NIH BRAIN Initiative Cell Census Network meets its first major goal

A central circle with multiple colored patches inside. The colored patches represent a visualization of the mouse MOp transcriptomic taxonomy. The colored patches are overlaid with small black dots representing mapped neuronal cells. Surrounding the central circle are pictures of various types of neurons in colors that coordinate with the patches used in the central circle (pinks on left and greens and blues on the right). Interspersed with the images of the neurons are spike graphs showing neuron electroph

Findings from the NIH BRAIN Cell Census Network (BICCN), an international collaborative effort by more than 250 scientists at more than 45 institutions across 3 continents, appear as 17 associated papers published in a dedicated October issue of the journal Nature, with ten additional papers also seeing publication in Nature Neuroscience and other journals.

Directing a large-scale research collaboratory, such as the NIH BRAIN Initiative, requires not only an understanding of the processes and procedures that go into administering and organizing research on a large scale, but also a deep knowledge of how research is conducted and how scientists work together to achieve common goals.

Before Dr. John Ngai joined NIH as Director of the BRAIN Initiative, he was a principal investigator for one of many projects comprising the NIH BRAIN Initiative Cell Census Network (BICCN). His unique perspective as both a researcher and an administrator on this project makes it all the more exciting for us to announce the first major milestone of that effort 17 papers focused on research results from the BICCN published in the October 7 issue of Nature. The papers, anchored by a flagship article, detail an atlas of the mammalian primary motor cortex. The atlas—the result of an international collaboration—gives unprecedented insight into the principles underlying the diversity of brain cell types, their locations and intrinsic physiological properties, and the connections they make with other cells in the brain. The project also provides a publicly available resource that may one day help researchers translate animal models to humans.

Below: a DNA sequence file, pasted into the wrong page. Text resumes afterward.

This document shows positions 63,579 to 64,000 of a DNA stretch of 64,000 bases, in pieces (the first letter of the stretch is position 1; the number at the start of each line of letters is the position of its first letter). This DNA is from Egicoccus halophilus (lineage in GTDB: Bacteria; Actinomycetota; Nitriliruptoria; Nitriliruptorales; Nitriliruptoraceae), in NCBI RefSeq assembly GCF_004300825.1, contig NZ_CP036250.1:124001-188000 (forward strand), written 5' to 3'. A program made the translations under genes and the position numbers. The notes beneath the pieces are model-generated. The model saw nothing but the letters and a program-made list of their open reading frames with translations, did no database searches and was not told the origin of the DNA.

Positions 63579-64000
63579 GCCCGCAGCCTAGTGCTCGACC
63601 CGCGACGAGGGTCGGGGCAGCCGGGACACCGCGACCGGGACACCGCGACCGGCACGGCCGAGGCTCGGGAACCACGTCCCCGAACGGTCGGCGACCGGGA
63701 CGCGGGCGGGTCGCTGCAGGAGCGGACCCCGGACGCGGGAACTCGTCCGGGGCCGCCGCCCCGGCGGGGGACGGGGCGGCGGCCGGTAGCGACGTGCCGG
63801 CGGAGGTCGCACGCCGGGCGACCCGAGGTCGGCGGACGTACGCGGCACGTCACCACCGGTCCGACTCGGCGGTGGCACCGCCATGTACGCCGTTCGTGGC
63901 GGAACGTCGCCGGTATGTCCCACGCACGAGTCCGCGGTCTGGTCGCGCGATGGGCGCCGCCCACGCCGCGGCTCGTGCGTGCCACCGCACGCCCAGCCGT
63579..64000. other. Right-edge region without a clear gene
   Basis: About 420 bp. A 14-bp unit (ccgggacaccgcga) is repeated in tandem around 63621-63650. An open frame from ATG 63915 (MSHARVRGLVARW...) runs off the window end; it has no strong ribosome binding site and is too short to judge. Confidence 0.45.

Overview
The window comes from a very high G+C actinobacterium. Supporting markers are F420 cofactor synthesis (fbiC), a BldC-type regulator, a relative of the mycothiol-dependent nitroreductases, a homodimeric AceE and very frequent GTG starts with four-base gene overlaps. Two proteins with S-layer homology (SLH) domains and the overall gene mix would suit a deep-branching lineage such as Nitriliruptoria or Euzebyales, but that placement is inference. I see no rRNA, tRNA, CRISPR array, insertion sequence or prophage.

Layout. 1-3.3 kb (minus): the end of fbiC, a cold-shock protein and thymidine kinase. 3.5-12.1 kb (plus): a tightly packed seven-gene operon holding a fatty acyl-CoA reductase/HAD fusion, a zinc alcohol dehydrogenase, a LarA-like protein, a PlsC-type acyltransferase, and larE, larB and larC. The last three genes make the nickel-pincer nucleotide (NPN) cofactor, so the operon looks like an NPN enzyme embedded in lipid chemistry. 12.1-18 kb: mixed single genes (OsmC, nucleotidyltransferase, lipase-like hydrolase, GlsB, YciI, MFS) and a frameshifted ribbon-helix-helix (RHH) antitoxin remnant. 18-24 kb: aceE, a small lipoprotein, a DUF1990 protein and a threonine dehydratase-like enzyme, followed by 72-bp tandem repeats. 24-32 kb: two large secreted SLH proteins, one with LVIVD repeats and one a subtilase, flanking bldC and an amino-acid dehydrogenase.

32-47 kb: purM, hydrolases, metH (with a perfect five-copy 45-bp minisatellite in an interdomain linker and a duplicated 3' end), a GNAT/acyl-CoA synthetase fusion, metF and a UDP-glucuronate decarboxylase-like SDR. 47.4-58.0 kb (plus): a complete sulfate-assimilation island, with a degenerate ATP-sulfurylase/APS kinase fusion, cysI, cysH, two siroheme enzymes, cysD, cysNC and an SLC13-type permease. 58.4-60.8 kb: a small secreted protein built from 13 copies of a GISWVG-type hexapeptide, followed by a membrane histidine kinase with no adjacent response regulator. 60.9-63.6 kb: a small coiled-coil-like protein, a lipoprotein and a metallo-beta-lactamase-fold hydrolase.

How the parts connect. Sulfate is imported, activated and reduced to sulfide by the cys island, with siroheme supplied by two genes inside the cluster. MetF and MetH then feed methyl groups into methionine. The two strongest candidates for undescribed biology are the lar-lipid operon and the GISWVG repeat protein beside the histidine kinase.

To learn more, visit the press release and read the accompanying Director’s Message from the National Institute of Mental Health and the National Institute of Neurological Disorders and Stroke.

Why is this research important? The atlas ultimately provides a parts list that helps us better understand how information is processed by the cells and neural circuits in the primary motor cortex—an area of the brain that directs the movement of the body—across mice, non-human primates, and humans. This work provides the knowledge and tools needed to pursue a full accounting of all the cell types that comprise the brain, their characteristics, and how they differ from individual to individual.

What further sets this project apart is the collaboration across labs, institutions, and continents that worked to integrate approaches and information from different tools and technology in a way that provided a comprehensive look at what constitutes the brain at the cellular level. 

So where do we go from here? The initial results of BICCN described in the paper grouping set the foundation for future research efforts that dive deeper into the structure and function of cells in the mammalian brain. These studies may include efforts to understand how the brain matures and develops, as well as research examining the roles that distinct cell types play in the creation of complex thought and behavior.

Dive in to the Nature articles today. Want to explore further? Visit the Allen Institute for more on BICCN data and tools.

Image credit: Tolias/Nature